An important research issue concerns the effects of gender diversity on organizational performance. Over the years, gender diversity has largely been discussed at the group level or the level of the business unit at most. It has not been widely studied at the level of the organization as a whole. Moreover, such studies have resulted in mixed findings. Diversity does not necessarily improve work performance, often times its relationship with performance can be negative. Drawing on the dynamic capabilities perspective and the contingency perspective, this study investigates the effects of gender diversity on organizational performance in the context of differing job levels in manufacturing companies in Taiwan. We found that female representation in the job level of managers, professionals and administrative personnel showed an inverted U-shaped relationship with organizational performance, and the optimal proportion of women is generally higher than 50%. However, the effect of gender diversity on organizational performance tends to be negative among production workers. Our findings indicate that in the job level of high task complexity, gender diversity contributes to organizational performance. While in the job level of low task complexity, gender diversity does not lead to improved performance. Our findings offer implications for theory and practice.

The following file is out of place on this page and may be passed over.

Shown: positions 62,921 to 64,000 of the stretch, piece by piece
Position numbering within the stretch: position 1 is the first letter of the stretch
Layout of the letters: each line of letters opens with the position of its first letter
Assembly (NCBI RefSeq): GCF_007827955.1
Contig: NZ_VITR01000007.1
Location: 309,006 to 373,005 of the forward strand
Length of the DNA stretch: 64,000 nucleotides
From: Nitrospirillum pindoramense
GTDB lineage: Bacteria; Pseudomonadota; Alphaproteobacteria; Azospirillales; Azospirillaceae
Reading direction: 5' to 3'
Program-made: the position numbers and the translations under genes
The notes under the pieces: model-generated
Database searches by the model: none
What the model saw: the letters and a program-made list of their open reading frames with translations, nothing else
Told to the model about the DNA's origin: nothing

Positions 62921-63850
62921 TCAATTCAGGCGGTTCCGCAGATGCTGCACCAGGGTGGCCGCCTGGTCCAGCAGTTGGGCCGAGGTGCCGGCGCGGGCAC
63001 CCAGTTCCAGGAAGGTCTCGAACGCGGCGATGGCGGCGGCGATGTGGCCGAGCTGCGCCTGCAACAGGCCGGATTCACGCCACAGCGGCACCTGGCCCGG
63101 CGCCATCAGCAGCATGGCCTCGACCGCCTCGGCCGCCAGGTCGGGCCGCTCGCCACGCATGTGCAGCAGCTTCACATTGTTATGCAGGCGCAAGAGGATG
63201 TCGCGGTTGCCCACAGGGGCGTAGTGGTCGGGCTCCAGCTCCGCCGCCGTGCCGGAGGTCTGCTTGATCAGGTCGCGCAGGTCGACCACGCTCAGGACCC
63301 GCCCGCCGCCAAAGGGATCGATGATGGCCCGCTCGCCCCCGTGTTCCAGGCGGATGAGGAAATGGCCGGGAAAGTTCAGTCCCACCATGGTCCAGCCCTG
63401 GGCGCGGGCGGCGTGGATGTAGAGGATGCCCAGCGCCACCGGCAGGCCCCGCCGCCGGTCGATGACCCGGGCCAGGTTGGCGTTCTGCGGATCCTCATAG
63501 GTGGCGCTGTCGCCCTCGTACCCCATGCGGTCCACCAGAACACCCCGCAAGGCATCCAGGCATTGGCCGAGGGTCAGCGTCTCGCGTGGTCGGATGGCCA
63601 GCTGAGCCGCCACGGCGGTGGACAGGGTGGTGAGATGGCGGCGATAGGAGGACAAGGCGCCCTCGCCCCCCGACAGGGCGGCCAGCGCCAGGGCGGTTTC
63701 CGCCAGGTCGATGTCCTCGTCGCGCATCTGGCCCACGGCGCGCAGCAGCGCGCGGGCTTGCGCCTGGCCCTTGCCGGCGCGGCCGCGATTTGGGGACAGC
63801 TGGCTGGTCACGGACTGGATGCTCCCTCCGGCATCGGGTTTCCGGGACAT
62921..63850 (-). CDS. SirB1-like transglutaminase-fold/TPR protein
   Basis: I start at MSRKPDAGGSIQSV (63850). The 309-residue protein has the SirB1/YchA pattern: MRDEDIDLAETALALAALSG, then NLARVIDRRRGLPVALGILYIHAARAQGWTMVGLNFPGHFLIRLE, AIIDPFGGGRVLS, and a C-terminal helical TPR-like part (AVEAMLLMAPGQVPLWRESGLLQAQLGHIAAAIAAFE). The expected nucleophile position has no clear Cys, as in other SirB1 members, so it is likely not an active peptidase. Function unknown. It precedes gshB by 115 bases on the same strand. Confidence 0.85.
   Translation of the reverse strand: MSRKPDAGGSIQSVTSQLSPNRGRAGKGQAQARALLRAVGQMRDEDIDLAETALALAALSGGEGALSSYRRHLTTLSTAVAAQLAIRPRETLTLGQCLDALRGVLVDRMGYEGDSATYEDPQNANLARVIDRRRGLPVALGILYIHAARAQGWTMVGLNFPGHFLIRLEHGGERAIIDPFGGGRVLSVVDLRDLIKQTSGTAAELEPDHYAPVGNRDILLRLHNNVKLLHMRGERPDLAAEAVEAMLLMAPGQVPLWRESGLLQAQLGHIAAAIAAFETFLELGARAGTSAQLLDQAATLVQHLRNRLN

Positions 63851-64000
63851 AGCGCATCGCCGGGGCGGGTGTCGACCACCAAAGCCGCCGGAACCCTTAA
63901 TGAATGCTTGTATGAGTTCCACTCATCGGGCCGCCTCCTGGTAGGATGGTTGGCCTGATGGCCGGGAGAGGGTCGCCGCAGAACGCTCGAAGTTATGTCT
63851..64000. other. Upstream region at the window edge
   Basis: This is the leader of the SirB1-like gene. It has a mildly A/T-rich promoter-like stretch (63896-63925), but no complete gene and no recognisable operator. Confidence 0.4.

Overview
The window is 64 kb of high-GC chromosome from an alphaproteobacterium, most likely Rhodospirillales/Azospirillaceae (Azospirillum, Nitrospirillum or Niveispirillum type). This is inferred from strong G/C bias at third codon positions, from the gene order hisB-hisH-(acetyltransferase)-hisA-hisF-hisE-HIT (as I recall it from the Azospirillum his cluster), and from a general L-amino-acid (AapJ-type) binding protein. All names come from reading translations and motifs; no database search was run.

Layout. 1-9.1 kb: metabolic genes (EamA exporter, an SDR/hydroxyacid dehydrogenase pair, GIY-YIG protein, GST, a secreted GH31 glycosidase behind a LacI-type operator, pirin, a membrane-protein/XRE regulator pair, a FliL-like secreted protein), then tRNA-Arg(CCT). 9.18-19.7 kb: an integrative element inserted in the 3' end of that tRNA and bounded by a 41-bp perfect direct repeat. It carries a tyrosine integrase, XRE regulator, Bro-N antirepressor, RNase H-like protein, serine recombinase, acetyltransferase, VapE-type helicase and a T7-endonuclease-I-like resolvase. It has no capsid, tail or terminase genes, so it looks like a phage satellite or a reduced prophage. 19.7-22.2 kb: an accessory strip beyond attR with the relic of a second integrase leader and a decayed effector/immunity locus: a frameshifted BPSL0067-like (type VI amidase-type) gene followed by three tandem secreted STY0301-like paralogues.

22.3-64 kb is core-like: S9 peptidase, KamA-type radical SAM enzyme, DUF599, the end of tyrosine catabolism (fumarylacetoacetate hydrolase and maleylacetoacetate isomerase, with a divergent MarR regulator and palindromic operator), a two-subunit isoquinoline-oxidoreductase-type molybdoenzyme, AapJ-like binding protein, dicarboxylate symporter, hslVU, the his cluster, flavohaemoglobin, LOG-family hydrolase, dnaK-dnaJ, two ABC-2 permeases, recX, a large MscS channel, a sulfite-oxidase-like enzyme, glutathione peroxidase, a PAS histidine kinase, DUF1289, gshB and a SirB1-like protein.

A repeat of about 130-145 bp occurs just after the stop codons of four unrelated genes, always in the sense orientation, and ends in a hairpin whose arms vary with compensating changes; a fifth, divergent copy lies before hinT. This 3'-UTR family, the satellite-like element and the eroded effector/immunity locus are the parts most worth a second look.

All Science Journal Classification (ASJC) codes
- Business and International Management
- Economics, Econometrics and Finance (miscellaneous)
- Strategy and Management